“I think he’s doing a beautiful job. He’s a different style player than we’ve had, as big as he is and as stout as he is. The fact he knows our system really well, he’s a vocal leader, he’s done a lot of really good stuff, and we’re really fired up that he now seems to be in shape, and he’s taking everyday’s work and dealing with it just fine.”

Roos and Odhiambo have received a large number of snaps inside throughout preseason, and appear to be locked in as the backup left and right guards — if Sweezy gets healthy soon, he could certainly make a push. Although this group lacks a backup for Britt — Joey Hunt is his backup in camp — Pocic is a more-than-fine stand in, should Britt miss time.

Total offense: 24

DT (4): Jarran Reed, Tom Johnson, Nazair Jones, Poona Ford, Shamar Stephen

Previous: Reed, Johnson, Jones, Ford, Stephen

Seattle’s defensive tackle group remains as settled as any position on the roster. Stephen and Reed will start alongside one another in base defense, as has been the plan since they signed Stephen. Ford and Jones are the respective backups, while Johnson will be a major part of the rotation inside (as will Jones).

EDGE (5): Frank Clark, Rasheem Green, Branden Jackson, Quinton Jefferson

Previous: Clark, Green, Marcus Smith, Jackson

The biggest note at defensive end remains the name missing: Dion Jordan. Jordan’s status hasn’t improved, and all signs point to him starting the season on the PUP list. Green has emerged in the preseason as an immediate contributor, which should aid some of the concerns stemming from Jordan’s absence.

Marcus Smith’s surprise release came on the back of him missing several days of practice for family reasons. Smith was a part of the team’s plans prior to this move, and McKissic later posted on Instagram that Smith had retired, something that remains unconfirmed.

Jackson has seen a large number of starting reps in camp with Jordan out, and was signaled out by Carroll for his play and flexibility:

“Branden’s been really consistent, he’s been tough, he’s been versatile when he can play some different spots. He’s got a really good motor, he plays really hard. He’s a lot stronger than he was a year ago, more fit. He’s right in the rotation, he’s playing with a force and I like the fact that we have some flexibility with him too.”

Nobody has done a better job of winning a roster spot through two preseason games than Jefferson. He was one of the best players on the field against Indianapolis, and followed it up by practicing with the first team defense. Jefferson and Jackson both provide the Seahawks with outside-in players at defensive end.

LB (6): Bobby Wagner, K.J. Wright, Shaquem Griffin, Barkevious Mingo, Jacob Martin, Austin Calitro

Previous: Wagner, Wright, Griffin, Mingo, Martin

Five of the six remain the same, with Wagner, Wright and Mingo the expected starters, Griffin as Wright’s backup and Martin as Mingo’s.

Despite being a bright spot against the Colts and seeming to establish himself as the backup SAM linebacker, Martin’s roster spot may not be secure yet. His primary competition, UDFA Jake Pugh, saw the field considerably more than Martin against the Chargers, and played much better than he did in the first week of preseason. Behind those two, recent addition Erik Walden is expected to start in the same role and could offer a different direction if Seattle attempts to stash Martin on the practice squad.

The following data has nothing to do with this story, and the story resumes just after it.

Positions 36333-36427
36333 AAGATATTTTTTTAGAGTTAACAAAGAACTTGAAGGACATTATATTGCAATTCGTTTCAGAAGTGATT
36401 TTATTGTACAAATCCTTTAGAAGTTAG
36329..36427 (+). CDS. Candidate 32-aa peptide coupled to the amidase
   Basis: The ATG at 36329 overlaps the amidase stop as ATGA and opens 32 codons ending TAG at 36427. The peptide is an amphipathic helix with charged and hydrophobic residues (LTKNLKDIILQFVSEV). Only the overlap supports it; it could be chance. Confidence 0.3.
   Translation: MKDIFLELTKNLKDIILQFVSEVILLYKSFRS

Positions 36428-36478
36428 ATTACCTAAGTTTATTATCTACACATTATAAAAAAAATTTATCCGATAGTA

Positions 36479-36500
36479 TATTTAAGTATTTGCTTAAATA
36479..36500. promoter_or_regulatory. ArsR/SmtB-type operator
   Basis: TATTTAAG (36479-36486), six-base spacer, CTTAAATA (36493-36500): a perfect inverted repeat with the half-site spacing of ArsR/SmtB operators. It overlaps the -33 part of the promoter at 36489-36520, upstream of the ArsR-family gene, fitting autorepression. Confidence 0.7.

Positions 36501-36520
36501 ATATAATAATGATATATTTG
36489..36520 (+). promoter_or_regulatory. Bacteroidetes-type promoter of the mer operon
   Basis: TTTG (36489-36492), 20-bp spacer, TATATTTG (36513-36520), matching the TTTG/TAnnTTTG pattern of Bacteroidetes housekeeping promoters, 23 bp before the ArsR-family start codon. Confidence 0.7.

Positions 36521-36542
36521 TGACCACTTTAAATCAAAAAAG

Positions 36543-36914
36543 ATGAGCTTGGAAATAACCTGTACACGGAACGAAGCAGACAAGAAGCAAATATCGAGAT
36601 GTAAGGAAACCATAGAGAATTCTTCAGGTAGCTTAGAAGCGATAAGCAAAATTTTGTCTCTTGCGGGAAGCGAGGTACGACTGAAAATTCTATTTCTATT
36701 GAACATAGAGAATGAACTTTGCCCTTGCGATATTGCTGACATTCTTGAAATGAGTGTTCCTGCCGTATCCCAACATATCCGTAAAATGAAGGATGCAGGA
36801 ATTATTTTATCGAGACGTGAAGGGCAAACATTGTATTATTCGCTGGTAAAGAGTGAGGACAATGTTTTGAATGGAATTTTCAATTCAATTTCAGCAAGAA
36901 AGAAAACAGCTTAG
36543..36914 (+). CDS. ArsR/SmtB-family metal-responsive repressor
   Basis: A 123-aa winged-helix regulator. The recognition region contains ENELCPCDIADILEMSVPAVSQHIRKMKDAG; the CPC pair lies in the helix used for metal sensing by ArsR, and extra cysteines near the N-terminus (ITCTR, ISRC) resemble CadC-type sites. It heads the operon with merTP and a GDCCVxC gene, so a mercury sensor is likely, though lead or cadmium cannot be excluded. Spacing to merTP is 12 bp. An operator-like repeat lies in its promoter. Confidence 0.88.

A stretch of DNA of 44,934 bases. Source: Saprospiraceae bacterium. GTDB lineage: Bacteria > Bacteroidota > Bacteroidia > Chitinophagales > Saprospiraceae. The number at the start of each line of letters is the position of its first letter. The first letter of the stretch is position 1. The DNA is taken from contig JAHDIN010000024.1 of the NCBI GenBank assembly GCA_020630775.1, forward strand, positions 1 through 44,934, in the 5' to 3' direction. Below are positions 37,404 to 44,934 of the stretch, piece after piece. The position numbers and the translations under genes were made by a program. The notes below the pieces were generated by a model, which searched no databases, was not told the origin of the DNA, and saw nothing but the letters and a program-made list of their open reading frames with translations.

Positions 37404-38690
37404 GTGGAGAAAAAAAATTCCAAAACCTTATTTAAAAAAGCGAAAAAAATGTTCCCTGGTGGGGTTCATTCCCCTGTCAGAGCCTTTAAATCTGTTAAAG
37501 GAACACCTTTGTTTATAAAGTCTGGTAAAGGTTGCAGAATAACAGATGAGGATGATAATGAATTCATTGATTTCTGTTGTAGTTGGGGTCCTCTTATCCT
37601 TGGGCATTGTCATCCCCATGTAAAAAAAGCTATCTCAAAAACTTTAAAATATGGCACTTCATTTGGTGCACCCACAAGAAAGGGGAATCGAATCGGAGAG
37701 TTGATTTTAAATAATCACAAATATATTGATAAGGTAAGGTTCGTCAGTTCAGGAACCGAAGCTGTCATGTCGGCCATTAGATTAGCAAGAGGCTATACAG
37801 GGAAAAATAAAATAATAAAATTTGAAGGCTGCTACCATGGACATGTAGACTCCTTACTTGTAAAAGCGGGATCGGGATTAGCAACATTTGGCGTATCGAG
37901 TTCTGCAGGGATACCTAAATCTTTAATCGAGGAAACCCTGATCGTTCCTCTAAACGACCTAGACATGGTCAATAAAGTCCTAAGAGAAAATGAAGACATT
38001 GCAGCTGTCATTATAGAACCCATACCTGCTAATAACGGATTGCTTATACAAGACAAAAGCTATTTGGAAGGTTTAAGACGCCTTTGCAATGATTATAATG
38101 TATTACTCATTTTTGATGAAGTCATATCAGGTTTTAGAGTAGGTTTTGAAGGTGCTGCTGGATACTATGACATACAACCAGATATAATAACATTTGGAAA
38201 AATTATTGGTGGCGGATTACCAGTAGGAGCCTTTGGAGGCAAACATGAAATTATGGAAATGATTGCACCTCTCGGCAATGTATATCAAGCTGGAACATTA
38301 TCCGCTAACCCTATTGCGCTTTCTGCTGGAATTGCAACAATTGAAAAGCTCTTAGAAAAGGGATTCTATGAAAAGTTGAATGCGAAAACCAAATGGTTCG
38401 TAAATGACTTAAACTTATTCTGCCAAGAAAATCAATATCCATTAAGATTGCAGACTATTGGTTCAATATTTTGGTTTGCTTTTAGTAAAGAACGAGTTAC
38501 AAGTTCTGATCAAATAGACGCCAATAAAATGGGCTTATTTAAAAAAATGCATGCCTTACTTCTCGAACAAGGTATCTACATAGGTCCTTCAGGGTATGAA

The new addition to the 53-man roster, Austin Calitro, has been tremendous through two weeks. On both defense and special teams, Calitro has consistently found the football and has made a ton of plays. Calitro offers the team a natural backup for Wagner, and as of now, he has to be viewed ahead of D.J. Alexander in the team’s plans. Like Moore, Calitro getting punt coverage snaps into the fourth quarter on Saturday is a good sign for his roster push.

CB (5): Shaquill Griffin, Byron Maxwell, Justin Coleman, Tre Flowers, Neiko Thorpe, Dontae Johnson

Previous: Griffin, Maxwell, Coleman, Flowers, Thorpe, Trovon Reed

In a crowded position group, three of six spots are locked in. Griffin will start the season at left cornerback, Coleman in the slot, while Flowers won’t be risked on the practice squad. Provided Thorpe can get healthy in time, he should be a lock as well. Assuming Flowers isn’t rushed into the lineup for Week 1, the right cornerback spot will come down to Maxwell and Dontae Johnson — for now, Maxwell keeps hold of his spot, but the Seahawks keep a sixth corner in Johnson.

Reed drops off the 53, as he has been hurt throughout August and has missed both preseason games. Akeem King got off to a great start against Indianapolis, but was victimized for a touchdown against Los Angeles. Although King continues to feature heavily on defense and special teams, Johnson got into the game before him and it appears an order is established among the cornerbacks on the bubble.

S (4): Tedric Thompson, Bradley McDougald, Delano Hill, Maurice Alexander, Mike Tyson

Previous: Thompson, McDougald, Hill, Alexander

The only concern in this safety group is the lack of a natural backup for Thompson at free safety. Against the Chargers, Hill saw a large number of snaps as the single-high defender until Lorenzo Jerome entered the game. In the event Thompson is unavailable, it’s likely McDougald would move to free safety and either Hill or Alexander would come in at strong. With Hill also capable of filling in at free safety if needed, they should be comfortable with this group. Tyson provides special teams value and the ability to play in the slot, as well.

Total defense: 26

Specialists (3): Sebastian Janikowski, Michael Dickson, Tyler Ott

Previous: Janikowski, Dickson, Ott

Janikowski is guaranteed money in 2018, while Jason Myers is not. Dickson is considerably more talented and cheaper than Jon Ryan, and has begun holding for Janikowski on field goals and extra points. Both competitions are settled, if not officially.

Update: Ryan has been released, so punter spot is settled.

The Seahawks have two preseason games remaining before they have to cut their roster from 90 players to 53 by 1 PM PST on September 1.